Today would have been my dad’s 66th birthday. He would have been a year into his retirement, would have written a novel or two, might have invested in some race horses. Facebook was before his time, though if he were still around, I could see him getting on there eventually. Reluctant at first, then curious, then having a ball on the electro-social. Sadly, we don’t get to see birthday wishes fill his wall, so here I am, writing a birthday wish on a spot of internet real estate that can maybe, just maybe penetrate the lines of communication between the living and the departed. How could I not write the man a birthday card nonetheless, how can I not have thought to write him a birthday card these past 14 years, regardless of his perceived presence?
Dad, when you turned 19, you got to watch astronauts land on the moon. And I can’t think of anything that would bring me more joy than to throw you a moon themed birthday party. I would reserve us a crater on the actual moon to spread out in, and if I couldn’t get you that, I would find us some 8-bit run of lunar land, reminiscent of the classic Atari game Moon Patrol. I would get behind the wheel of one of those blocky all-terrain vehicles and jump over all of those holes, blast each boulder in my path, circumvent any obstacle, so that I could get to you, so that I could hang out with you on your birthday.
We’d throw the party on the dark side of the moon, the better to keep the Coors Light cold. Without the direct blaze of the sun, the stars will better contrast the dark backdrop of deep, expansive space, and accentuate the flute tracks on one of your old, scratchy Jethro Tull albums.
Let’s get the grill going, I could go for some of those ribs you’d fire up on the back deck. I experienced that great epiphany when you first introduced me to that meat on the bone when I was 7 or 8. For some reason, when you said earlier that day we were having ribs for dinner, I pictured some sort of thick green vegetable, and man, was the wool whipped off from over my eyes when you transported a small wrack of said ribs onto my plate.
After feasting, we can walk off the weight in our gut, maybe wander through the canyons, like we did that random afternoon when you led Steve and I on an adventure along a dried up creek, through the woods and fields behind our house in Saginaw, Michigan to the local Meijer to buy us some baseball cards. It might get a little tough on the surface of the Moon, we might have to descend a steep crest, like during that hike we took down Cadillac Mountain on a family trip to Bar Harbor. We thought we were taking an easy trail, turned out to be one of the more advanced ones, but we were tough and persevered. In fact, I wouldn’t mind one of your refresher courses in perseverance, like those games of trap we’d play in the living room, when we’d roughhouse and Steve or I would have to escape your grip to get to the key on the other side of the room, to win the game. I remember, now, that struggle can be fun. A game of trap in a lesser gravity environment might get a little wild, yet it would be invigorating, absolutely it would be.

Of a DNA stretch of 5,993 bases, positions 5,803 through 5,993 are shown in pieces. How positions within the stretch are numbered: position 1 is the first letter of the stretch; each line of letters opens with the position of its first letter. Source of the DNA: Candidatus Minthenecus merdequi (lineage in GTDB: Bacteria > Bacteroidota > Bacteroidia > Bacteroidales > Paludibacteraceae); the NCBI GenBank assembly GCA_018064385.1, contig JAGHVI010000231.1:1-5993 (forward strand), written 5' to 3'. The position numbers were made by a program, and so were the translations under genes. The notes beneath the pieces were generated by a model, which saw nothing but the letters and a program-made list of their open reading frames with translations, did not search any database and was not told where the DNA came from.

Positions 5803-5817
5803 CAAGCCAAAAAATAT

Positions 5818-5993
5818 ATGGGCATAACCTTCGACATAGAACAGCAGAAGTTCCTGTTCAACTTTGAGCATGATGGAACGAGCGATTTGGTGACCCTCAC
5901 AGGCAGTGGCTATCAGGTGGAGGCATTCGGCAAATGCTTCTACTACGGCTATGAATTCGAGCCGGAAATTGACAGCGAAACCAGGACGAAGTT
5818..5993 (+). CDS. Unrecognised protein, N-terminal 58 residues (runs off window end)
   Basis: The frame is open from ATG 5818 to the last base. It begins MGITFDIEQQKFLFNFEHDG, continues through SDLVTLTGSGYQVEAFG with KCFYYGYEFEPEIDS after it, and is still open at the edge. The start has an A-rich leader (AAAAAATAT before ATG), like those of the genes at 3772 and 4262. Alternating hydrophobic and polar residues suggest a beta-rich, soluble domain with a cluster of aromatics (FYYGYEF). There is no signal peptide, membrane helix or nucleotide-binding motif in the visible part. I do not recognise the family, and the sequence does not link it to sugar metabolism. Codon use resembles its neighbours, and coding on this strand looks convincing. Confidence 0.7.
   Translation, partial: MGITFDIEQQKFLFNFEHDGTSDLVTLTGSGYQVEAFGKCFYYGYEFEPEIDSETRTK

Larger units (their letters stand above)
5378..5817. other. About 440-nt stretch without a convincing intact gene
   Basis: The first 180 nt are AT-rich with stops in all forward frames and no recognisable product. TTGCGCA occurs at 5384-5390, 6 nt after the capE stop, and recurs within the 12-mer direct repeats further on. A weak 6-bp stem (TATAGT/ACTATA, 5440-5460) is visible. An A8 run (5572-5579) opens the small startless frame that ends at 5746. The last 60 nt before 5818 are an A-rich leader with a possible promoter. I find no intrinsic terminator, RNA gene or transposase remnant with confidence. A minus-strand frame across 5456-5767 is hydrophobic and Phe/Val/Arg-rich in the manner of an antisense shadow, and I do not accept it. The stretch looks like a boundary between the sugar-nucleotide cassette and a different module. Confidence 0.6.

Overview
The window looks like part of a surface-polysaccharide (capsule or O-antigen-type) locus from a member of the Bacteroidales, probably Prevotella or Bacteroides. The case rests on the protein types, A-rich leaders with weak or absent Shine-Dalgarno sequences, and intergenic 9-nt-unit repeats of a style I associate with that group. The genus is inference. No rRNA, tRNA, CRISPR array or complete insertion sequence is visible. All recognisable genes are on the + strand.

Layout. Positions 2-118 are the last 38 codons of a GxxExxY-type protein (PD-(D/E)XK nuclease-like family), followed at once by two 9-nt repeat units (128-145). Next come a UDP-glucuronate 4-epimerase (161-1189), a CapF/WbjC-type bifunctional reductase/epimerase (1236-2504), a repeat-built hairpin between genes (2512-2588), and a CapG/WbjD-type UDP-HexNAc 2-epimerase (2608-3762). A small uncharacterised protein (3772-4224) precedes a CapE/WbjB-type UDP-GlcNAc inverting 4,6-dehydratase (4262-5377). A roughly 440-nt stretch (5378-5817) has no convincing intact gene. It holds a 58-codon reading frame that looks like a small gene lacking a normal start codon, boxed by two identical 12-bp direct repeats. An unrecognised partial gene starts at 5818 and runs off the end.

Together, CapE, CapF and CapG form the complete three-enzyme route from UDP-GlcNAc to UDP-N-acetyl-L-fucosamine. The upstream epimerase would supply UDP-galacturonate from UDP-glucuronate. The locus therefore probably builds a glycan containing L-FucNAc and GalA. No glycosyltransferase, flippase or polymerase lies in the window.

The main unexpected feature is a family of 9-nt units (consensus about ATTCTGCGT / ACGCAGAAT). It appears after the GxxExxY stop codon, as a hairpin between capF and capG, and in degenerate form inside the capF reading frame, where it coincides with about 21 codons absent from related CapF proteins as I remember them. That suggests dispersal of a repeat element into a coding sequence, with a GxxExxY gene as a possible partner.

Today we celebrate your life, because you’re strong as Rasputin. It took four attempts for the universe to take you down. There was the time you were a younger man, when an intense wind toppled the van you had parked at the side of the road. You were changing a flat tire, the car would have crushed you, had it not been for that adrenaline, or unseen angels, helping you push it back to a stable, parked position. The undertow tried to pull you out to deep waters, and but you swam hard to the breakers in the distance. The testicular cancer that came at you from the inside in your late twenties. There were those three knocks before that great big bang of a blow to the pleural cavity in your lungs, that dick of a disease, adenocarcinoma. Why don’t we opt for the moon party to be in the guise of the 8-bit Atari world, that way I can zap that cancer to oblivion.
Your succession of birthdays have resulted in a long lasting party favor for me too. Not only did I get to be a recipient of your fathering, but you’ve set the example and instilled the yearning in me that being a great dad is something I’d like to achieve too. And if I can someday live up to that, to tell stories about you to my future children, well, I hope that can be a pretty great gift to you too.
This year you would be turning 66: the same number assigned to that highway famous for connecting many a wanderer into a landscape, to them, previously unknown. You embarked on that road much too early, and I’d prefer you took the 99.